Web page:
This case solution includes the determination of the appropriate weighs for cows for a cow-calf operation. The trend nationally has been that the weights of the cows increase as the produce bigger calves. However, in order to ensure that the cost of the maintenance of a large cow does not exceed the benefits derived from a bigger calf, the economics of it must be analyzed. The case analysis report includes the principles of managerial accounting because of the calculation of the expenses and the divers. That way the company knows how much they need to spend in these areas relate to the different size of cows by calculating these two equations.
First of all, the Old Mule Farm case strategy is cost leadership, they try to minimize the total cost to compete with others.
(Appendix4) Reduce cost(cost leadership) They try to improve efficiency by feeding more forage and dry matter to produce heavier cow, but it increases variable cost. Since they feed cow base on different weight of group, they can save some variable cost such as dry matter cost and forage cost; also they can better allocate idle fee into another useful area.
Therefore, I think the Old Mule Farm should consider to use alternative B which is grouping cows into a group and feed them in a more efficient way. It not only can save variable cost which is consistent with their strategy, but also can best allocate their cash. For example, they can use that money to improve the feeding system or buy some better quality fertilizer and they can have a better quality of forage to feed cows. Moreover, heavier cows don't always produce heavier calves, and since Old Mule Farm is losing money during these years, they don't have enough money to improve their operating environment, and it's not easy for them to approach the bank for a loan; therefore, they should find some ways to cut variable cost as possible as they can, and try to earn profit.
4. In order to use this alternative, they first need to weight each cow, and then indicate the average weight of the groups of cows they have; you calculate the amount of forage you need according to historical data (Ex.5, and Ex.6).
5. (a)From Ex1, we know the Old Mule Farm had fixed cost: $11307 in 2008 and their variable cost is $24859.09, and the revenue per unit is $650.81 (Ex2); also, they had 50 cows in their company, so per unit variable cost is 24859.09/50=$497.18. Use equation: P *Q= Fixed cost + 497.18 * Q + Profit; profit is zero, so the Q= 74 (b) if the calves price increase to 127.75 ($/cwt), and other conditions stay the same, the sale price per cow is 127.75/100*602.6=769.82 (we know the average weaning weight of calves in 2008 was 602.6 pounds). Therefore the profit= P*Q-Fixed cost-variable cost=769.82*50-1130750*497.18=$2325. (c) If the calves price increase to 127.75 ($/cwt), other factors remain unchanged, then the breakeven point Q=11307/ (769.82-497) =42. (d) If Old Mule Farm wants to be profitable when they only have 50 cows each year, then their selling price should be at least $723. 32 (50*P=11307+24859.09, P=36166.09/50). Appendix 2: Cost estimate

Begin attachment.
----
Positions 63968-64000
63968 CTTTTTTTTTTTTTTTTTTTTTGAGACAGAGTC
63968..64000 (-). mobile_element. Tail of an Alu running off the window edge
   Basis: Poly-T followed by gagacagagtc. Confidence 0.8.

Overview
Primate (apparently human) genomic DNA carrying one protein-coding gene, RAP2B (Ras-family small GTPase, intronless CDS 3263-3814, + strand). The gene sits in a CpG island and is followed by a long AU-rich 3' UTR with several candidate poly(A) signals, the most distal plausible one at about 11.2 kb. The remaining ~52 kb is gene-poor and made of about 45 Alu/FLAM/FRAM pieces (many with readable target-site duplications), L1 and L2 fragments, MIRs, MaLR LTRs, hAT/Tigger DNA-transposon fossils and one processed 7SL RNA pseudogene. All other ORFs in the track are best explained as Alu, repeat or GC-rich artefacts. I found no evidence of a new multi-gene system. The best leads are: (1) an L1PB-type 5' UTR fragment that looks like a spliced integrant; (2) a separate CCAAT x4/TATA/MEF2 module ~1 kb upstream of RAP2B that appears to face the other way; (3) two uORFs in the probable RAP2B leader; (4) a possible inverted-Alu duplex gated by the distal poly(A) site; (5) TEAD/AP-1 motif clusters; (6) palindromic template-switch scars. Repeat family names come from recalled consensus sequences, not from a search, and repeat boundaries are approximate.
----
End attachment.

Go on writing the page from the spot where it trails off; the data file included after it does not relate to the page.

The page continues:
Appendix 4: Assume all the condition stay the same except cow price. As shown in Ex 4, the average cow weight is 1200, and the average calfweaning weigh is 613, and the calves sale price ($/cwt) unchanged, so 108/100*613=$662.04, which is generating 11.23 $/lbs per cow revenue.
1. What is the appropriate cow size for the herd using the 50% weaning rule? Compare the value of a calf to the cost of maintaining the cow as an alternative means of determining appropriate cow size.
2. Which method (50% weaning rule or marginal analysis) do you think provides the best measure?
3. What are the drivers in a cow-calf operation? Is the revenue-expense calculation (see Exhibit 2) clear regarding drivers? Why or why not?
4. How would you change the detailed statement of revenues and costs so that it provides information that would help Green make her decision?
5. To what extent is the Greens’ confusion a result of the failure of the accounting system?
6. How would the results of Old Mule Farms’ operations change if revenues or expenses were allocated in a different manner?